In Vic Beasley’s rookie season, the Falcon’s 8th pick of the 2015 draft received mixed reviews. Many scrutinized him for his pedestrian 4 sack total last season, even though he had the second highest pass-rush grade out of all rookies last year, according to Pro Football Focus. He did have some trouble finishing plays, which could be partly attributed to him playing through a torn labrum for a good portion of the season. Going into training camp, Beasley has emphasized that his shoulder is now 100% healthy, and he looks to be in great physical shape for his new role in 2016. He has added a noticeable amount of muscle, and paired with his already elite speed, he is the perfect mold for a linebacker/defensive end hybrid.
Beasley spent all of his time last year playing both defensive end positions, but Dan Quinn believes that this year he can be more useful on earlier downs by letting him patrol the field, making use of his speed and athleticism. Beasley will go into the season as the Falcon’s starting strong-side linebacker, and will move to his familiar defensive end role on passing downs. The move to linebacker will allow him to show off his outstanding speed when in pass coverage or closing in for tackles, but it will also give him opportunities to blitz from the outside creating favorable match-ups against tight ends and backs in pass protection. He will still spend plenty of time rushing the passer from the line of scrimmage, but the move to LB will allow Quinn to use his versatility in the most effective way possible.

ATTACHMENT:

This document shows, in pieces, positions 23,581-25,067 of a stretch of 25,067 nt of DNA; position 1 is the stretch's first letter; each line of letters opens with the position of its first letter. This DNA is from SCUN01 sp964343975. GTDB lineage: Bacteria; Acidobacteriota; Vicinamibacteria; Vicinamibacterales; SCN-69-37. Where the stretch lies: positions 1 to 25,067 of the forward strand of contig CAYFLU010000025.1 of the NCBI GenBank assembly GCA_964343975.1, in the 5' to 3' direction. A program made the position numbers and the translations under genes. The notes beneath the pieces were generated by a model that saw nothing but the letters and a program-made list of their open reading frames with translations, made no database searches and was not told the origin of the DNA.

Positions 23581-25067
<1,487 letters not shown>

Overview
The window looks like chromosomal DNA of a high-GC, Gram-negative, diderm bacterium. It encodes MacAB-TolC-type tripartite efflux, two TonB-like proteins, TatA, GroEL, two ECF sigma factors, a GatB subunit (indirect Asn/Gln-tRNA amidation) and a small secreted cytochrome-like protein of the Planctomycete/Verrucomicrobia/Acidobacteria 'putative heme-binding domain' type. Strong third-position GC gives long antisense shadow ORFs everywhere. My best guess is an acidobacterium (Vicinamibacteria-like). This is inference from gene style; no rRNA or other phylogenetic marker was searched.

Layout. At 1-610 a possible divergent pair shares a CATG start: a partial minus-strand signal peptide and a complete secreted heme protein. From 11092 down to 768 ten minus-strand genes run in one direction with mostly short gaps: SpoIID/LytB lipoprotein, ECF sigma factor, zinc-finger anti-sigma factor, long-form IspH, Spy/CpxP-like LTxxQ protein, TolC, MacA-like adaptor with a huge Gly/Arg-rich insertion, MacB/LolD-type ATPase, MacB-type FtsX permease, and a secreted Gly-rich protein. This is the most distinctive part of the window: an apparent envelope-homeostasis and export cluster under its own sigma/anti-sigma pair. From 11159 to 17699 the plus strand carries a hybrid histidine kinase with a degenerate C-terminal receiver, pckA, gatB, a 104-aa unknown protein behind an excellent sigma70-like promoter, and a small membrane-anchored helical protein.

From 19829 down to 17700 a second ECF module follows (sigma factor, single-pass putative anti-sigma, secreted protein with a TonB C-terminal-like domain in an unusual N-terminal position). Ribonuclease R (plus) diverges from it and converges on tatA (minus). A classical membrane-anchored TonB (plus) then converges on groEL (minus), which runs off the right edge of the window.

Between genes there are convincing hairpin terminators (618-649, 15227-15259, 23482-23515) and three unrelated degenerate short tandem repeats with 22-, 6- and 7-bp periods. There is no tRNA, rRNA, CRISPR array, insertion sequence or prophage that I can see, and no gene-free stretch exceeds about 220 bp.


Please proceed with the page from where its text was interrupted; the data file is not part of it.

Though more common in 3-4 defenses, many of the NFL’s sack leaders spend time at linebacker and on the defensive line, such as superstars Von Miller, Khalil Mack, and Justin Houston. One of the Falcon’s biggest free agent targets this offseason was Bruce Irvin, who is now an Oakland Raider. Vic Beasley will play a similar role as DQ had Irvin play in Seattle, mixing in both pass rushing and coverage from the outside.
Going into the season, Beasley has a few things he should work on in order to ease the transition to LB, but more importantly to allow him to become a dominant pass rusher. First, he needs to work on his counter moves. Last year there were many occasions when Beasley would run into the lineman and get jammed up, essentially ending his role in the play. In 2016, with his added strength, a refined counter-move technique should allow him to get more chances at the quarterback and give him a better shot at finishing plays. Beasley also must improve his pass coverage and open-field tackling with the move to strong-side linebacker. He showed flashes of his potential last year, snagging an interception against the 49ers in one of his few plays in coverage last season. He has all the athleticism he needs, so it is a matter of technique and learning the position for him to become a solid coverage LB and tackler when he is called on.
With Beasley being fully healthy, as well as having a full offseason, we should see his sack totals, tackles, and most other statistics increase from last year. Calling him a bust after posting 4 sacks in his rookie year is downright ignorant, considering his rookie status and the fact that he was playing with a torn labrum. In fact, some of the best pass rushers in the league had very similar sack totals in their first years, including J.J. Watt (5.5 sacks) and Khalil Mack (4.0 sacks). This is not to say Beasley is gonna be a top-10 pass rusher this year, but double digit sacks in 2016 is definitely a reasonable expectation. We know how motivated Vic Beasley is, and the amount of work the humble young man puts in is very encouraging, so this year is just a matter of how well he can refine his skills and take to learning a new position. If he can do those things, it wont be long until he is a defensive force for Atlanta and household name to football fans around the country.